For a long time, compact passenger cars in Australia were best summed up in two words: cheap and cheerful.
Flash forward and we’ve found ourselves in an interesting predicament: SUVs rule the roost, the baseline criteria for safety and technology have skyrocketed, and compact cars are increasingly on the chopping block.
It’s a world where small hatchbacks must adapt or die. And as they are forced to compete with kitted-out utes and seven-seater SUVs with roof racks and wading depths, the unfortunate victim has been their hip-pocket-friendly price tags.
Previously, the most expensive Toyota Yaris you could buy was the ZR variant at $22,760 before on-road costs. These days, it’s the 2021 Toyota Yaris ZR Hybrid we’re testing here, which starts at $32,100 plus on-road costs and now represents the line-up’s flagship if you exclude the performance-focussed GR Yaris.
This is the first time Toyota’s well-established hybrid power has been available on its smallest car, which typically pumps the price up, but these figures put it in small-SUV territory. It’s a little more expensive than a base-spec Toyota C-HR.
It’s also more expensive than its core, mass-market competition that kicks off at $18,240 before on-road costs for a top-spec automatic Kia Picanto, and tops out at $26,990 before on-road costs for a top-spec Suzuki Swift (excluding hot hatch performance variants).
So, what are you paying extra for? For starters – and this one’s important – the Yaris is the first city hatch to earn a five-star score from ANCAP under its stricter 2020 criteria. That means you’ll likely be surprised by just how much safety kit is on this car – especially if you’re used to the kind of hatchbacks that feel like they could be blown away by a gust of wind.
Eight airbags, a pre-collision system that detects pedestrians during the day and night and cyclists during the day and can warn or brake as required, live speed limit information, lane-trace assist, lane-departure alert, active cruise control, automatic high beams and a blind-spot monitor are just a few of the highlights.
I’ll never not be impressed by a compact, non-luxury car that can guide itself though lane markings while on cruise control, although I found the Yaris’s lane-trace system tugged left and wasn’t quite as advanced as those I’ve experienced in other cars.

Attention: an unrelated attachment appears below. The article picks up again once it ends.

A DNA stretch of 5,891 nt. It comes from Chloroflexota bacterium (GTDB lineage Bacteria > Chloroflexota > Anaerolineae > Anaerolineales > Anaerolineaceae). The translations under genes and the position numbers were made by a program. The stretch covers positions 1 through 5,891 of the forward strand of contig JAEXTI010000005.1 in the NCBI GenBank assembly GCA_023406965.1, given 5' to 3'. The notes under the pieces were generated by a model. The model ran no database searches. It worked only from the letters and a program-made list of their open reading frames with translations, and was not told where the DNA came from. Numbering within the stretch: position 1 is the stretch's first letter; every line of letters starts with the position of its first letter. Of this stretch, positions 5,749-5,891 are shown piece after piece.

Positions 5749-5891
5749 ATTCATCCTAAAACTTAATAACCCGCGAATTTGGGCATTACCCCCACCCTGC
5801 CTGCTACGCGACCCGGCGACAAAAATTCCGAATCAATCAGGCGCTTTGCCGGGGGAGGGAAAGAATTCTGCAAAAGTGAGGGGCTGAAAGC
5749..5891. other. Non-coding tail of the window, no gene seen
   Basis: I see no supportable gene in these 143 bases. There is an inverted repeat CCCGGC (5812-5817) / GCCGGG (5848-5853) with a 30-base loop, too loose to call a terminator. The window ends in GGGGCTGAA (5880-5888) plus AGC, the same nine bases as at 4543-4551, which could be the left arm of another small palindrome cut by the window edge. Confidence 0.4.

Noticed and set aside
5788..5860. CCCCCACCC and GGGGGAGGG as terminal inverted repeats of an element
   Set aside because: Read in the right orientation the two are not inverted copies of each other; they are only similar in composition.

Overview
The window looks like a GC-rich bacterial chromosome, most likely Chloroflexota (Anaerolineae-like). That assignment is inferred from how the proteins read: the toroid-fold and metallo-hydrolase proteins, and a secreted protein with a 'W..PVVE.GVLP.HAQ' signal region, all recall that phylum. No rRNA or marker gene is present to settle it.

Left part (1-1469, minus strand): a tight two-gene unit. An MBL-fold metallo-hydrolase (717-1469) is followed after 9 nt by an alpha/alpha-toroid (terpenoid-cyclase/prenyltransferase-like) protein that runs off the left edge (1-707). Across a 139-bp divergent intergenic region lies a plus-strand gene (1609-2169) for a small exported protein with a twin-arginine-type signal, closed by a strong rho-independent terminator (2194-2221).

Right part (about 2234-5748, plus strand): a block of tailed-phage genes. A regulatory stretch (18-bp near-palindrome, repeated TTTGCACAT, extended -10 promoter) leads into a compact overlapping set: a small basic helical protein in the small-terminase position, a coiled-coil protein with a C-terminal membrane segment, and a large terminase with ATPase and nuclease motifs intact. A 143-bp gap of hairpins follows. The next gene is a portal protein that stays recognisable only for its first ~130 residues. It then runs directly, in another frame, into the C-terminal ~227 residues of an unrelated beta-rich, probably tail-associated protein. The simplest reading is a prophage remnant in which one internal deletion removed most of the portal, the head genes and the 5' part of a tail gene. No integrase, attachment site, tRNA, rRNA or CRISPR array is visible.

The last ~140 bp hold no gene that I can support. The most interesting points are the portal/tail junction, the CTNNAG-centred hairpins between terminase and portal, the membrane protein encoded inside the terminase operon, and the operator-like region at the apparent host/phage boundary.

There are front parking sensors, too, not that you’ll ever need them considering you can see the entire bonnet from the driver’s seat.
Other standard equipment highlights include the heavily tinted rear privacy glass, the full-colour head-up display and the well-placed, elevated 7.0-inch colour touchscreen, which is incredibly easy to use while on the move.
Still, there are a few things Toyota could have included on its top-spec Yaris that might have sweetened the deal when paying more than $30,000 for the Danny DeVito of cars.
Those include leather seats with heating functionality and electric adjustment (the fabric seats are scratchy and feel cheap), some creature comforts in the back seat (there aren’t air vents, cupholders or an armrest), and possibly dual-zone climate control (although the car is so small it’s unlikely to make a difference).
A sunroof would be the cherry on top.
|2021 Toyota Yaris ZR Hybrid|
|Engine||1.5-litre, three-cylinder petrol with electric motor|
|Power and torque||85kW (combined)/141Nm|
|Transmission||Continuously variable automatic|
|Drive type||Front-wheel drive|
|Fuel claim (combined)||3.3L/100km|
|Fuel claim on test||4.0L/100km|
|ANCAP safety rating||5 (tested 2020)|
|Servicing costs (12 months/15,000km)||$170 each for first five visits|
|Main competitors||Kia Rio, Mazda 2, Suzuki Swift, Volkswagen Polo, Mitsubishi Mirage|
|Price as tested||$32,100 excluding on-road costs|